The year 2017 marks the 15th anniversary of Abbeyfield Port Alberni, a milestone in the lives of many seniors of the Valley.
Throughout this year, The Alberni Valley News’ Seniors column will be conducting interviews with members of the Abbeyfield community celebrating this memorable date.
The first person notably connected to this local organization is Marlene Dietrich, president of the Abbeyfield House Alberni Valley Society for the past 11 years, and who, without a doubt, is the most prominent figure of the seniors’ home. She, along with vice-president Doreen Bessette, have been involved in the society’s board the longest.
Dietrich joined the board of directors a few months before the arrival of the first 18 residents to their new home, when she and her husband Phil helped with the renovations. “Back then, Terry Whyte, the founder of Abbeyfield in our community, and whom I had known for several years, approached me to see if I wanted to join the board and work with him and others. I did, and so did my daughter Jaci Garcia,” Dietrich said.
Since that day, Dietrich has been actively involved in the society by volunteering her time, practically, in every area of the operation. From working untiringly as a board member, early on as the secretary, to dealing with making possible many physical changes to the building, like painting walls and ceilings, getting supplies and much more.
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At the same time Dietrich works closely with residents at their meetings and attends regular sessions to find out their needs, as well as taking part in social events, anniversaries, birthdays, calendar celebrations and fundraising activities.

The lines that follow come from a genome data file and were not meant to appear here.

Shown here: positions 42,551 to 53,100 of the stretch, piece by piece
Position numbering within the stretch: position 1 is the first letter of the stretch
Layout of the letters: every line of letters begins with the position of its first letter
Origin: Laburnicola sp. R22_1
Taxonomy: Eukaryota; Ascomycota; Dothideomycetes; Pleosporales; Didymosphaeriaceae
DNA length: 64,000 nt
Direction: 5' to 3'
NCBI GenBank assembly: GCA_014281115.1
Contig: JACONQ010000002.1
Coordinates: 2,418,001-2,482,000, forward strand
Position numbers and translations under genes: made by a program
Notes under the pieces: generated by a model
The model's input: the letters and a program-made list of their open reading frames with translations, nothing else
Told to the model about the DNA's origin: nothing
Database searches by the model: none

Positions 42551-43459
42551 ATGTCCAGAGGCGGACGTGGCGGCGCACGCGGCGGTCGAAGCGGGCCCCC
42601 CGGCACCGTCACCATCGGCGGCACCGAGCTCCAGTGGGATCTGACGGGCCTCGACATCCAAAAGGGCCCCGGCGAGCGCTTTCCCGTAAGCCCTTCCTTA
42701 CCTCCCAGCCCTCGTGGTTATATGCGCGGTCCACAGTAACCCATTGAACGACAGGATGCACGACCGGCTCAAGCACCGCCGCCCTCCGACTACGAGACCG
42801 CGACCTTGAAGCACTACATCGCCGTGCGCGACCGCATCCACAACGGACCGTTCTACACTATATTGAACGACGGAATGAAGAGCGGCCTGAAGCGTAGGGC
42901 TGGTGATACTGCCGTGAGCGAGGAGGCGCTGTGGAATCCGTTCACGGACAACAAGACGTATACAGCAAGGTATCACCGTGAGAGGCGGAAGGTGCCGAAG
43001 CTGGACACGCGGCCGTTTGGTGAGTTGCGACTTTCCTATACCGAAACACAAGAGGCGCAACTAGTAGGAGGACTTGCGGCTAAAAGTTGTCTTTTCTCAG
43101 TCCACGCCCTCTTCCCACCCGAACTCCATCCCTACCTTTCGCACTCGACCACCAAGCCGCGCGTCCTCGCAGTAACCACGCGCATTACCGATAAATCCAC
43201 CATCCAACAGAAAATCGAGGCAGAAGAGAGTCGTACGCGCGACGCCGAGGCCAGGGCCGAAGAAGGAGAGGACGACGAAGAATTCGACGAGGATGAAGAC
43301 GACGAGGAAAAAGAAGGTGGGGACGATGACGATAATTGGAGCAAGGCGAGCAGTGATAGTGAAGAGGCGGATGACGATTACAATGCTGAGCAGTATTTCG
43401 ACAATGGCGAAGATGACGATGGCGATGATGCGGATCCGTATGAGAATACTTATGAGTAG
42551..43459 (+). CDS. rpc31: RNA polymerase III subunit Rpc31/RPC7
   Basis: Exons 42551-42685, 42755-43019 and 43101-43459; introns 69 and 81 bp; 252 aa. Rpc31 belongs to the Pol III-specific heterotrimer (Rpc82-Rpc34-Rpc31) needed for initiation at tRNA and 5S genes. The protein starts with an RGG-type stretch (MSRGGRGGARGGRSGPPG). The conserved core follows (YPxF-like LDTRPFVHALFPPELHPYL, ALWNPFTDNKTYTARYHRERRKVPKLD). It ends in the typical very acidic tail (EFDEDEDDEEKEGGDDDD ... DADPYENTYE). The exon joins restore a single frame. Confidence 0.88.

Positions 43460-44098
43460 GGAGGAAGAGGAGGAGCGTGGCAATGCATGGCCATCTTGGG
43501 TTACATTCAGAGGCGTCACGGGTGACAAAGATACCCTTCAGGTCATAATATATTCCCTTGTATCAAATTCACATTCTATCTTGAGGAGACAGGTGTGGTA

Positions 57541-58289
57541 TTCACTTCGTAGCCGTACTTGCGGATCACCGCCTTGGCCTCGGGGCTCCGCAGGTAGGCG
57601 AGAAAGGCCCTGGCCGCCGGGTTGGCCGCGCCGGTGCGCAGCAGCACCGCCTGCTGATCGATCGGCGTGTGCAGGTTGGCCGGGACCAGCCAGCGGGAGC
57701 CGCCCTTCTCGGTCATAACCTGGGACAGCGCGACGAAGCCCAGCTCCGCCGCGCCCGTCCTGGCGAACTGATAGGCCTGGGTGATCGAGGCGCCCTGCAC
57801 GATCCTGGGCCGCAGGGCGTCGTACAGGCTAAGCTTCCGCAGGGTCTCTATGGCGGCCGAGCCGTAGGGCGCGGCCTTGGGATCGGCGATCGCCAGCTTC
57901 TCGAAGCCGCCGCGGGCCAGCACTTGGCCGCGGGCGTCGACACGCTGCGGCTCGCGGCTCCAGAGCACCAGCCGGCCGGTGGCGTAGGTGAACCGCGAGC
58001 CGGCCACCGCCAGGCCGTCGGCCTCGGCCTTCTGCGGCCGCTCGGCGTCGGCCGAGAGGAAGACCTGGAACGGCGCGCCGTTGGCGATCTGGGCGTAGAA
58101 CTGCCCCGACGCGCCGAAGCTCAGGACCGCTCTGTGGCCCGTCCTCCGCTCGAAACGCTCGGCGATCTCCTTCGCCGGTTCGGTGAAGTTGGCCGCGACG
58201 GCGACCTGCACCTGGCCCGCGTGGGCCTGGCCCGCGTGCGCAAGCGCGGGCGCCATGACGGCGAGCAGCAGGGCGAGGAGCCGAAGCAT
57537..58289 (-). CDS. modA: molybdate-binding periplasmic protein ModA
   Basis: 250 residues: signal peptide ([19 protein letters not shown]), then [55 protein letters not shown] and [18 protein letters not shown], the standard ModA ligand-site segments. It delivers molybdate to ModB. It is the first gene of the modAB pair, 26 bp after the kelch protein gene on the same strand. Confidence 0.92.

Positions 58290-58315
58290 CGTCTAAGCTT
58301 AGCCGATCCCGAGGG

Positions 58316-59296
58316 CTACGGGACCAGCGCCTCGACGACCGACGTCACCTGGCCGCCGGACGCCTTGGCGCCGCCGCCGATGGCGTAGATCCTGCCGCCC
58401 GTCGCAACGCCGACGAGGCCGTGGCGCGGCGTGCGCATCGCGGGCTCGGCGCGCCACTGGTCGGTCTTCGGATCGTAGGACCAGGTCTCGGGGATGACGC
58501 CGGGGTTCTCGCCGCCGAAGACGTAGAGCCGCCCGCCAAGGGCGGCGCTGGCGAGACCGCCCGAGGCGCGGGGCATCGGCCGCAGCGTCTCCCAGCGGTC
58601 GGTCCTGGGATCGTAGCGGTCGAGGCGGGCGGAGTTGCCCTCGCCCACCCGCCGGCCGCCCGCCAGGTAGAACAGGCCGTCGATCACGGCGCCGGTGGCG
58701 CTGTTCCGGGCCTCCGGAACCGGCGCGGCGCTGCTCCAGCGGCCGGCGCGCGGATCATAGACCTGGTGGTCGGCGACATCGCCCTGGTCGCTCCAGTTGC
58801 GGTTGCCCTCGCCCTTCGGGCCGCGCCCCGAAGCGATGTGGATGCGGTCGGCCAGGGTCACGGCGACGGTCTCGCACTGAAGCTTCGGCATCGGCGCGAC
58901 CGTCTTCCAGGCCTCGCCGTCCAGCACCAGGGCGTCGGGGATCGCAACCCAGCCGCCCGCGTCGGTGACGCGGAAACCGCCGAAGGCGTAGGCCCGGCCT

Dietrich was born in Winnipeg, MB in 1936. Her mother, Jane Emily (Neely) Johnston, died in 1942 at the age of 27, her father John in 1980 and her only sibling, Jack Johnston, in 2001. She and Jack lived with their grandmother in Stonewall, MB until they moved to Port Alberni with their father and stepmother in 1947.
In 1953, Marlene and Pat Phillips were married and had four children; two girls and two boys. They also parented four foster children. During that time she went to night school and took correspondence courses to complete her university entrance qualifications, graduating one year after her eldest daughter. At one time in their Cherry Creek home there was five teenagers who were four years apart in age, two elementary school children and two brothers-in-law as boarders. “Bread making day meant a 25-pound bag of flour for 30 loaves of bread every week,” Dietrich said.
The family farm had a large garden and they raised three calves a year for beef.
“The experiment of raising two pigs was not popular when it came time for the boys to round them up when they escaped from their pen,” Dietrich recalls. There are many fruit trees on the property, so there also was lots of canning and preserving, and some wine making.
Marlene later divorced in 1976, purchasing the Phillips’ Cherry Creek family home that had been built in 1912.
She married Phil Dietrich in 1979, rounding out her family with three step children. She and Phil still live on the property today, welcoming their extended family to many special occasions.
During her working life, and while raising a family, she worked as a secretary/bookkeeper for a finance company, a service station, and a logging company. In 1988 she became assistant to the member of the legislative assembly and later executive assistant to the minister of Small Business, Tourism and Culture, retiring in 2001.
When asked about the reasons for her long time service at Abbeyfield, without hesitation Dietrich states, “I truly believe in the concept of the Abbeyfield movement that encourages seniors to live a normal and independent life, different from the concept of an institution. They feel a sense of ownership and have the freedom to come and go as they please. They are encouraged to have an input into the operational aspects of the organization that makes it their home.”
Eight years ago, Marlene Dietrich was nominated for the Port Alberni Citizen of the Year award by the residents of Abbeyfield, reflecting their sentiment on her continuous contribution to the seniors living in the home.
Today, this sentiment still prevails as the residents enjoy their life in a safe and accommodating environment.
Abbeyfield Port Alberni is the largest Abbeyfield home in Canada and for the past 15 years has been operating at full capacity. Applications for residence are available.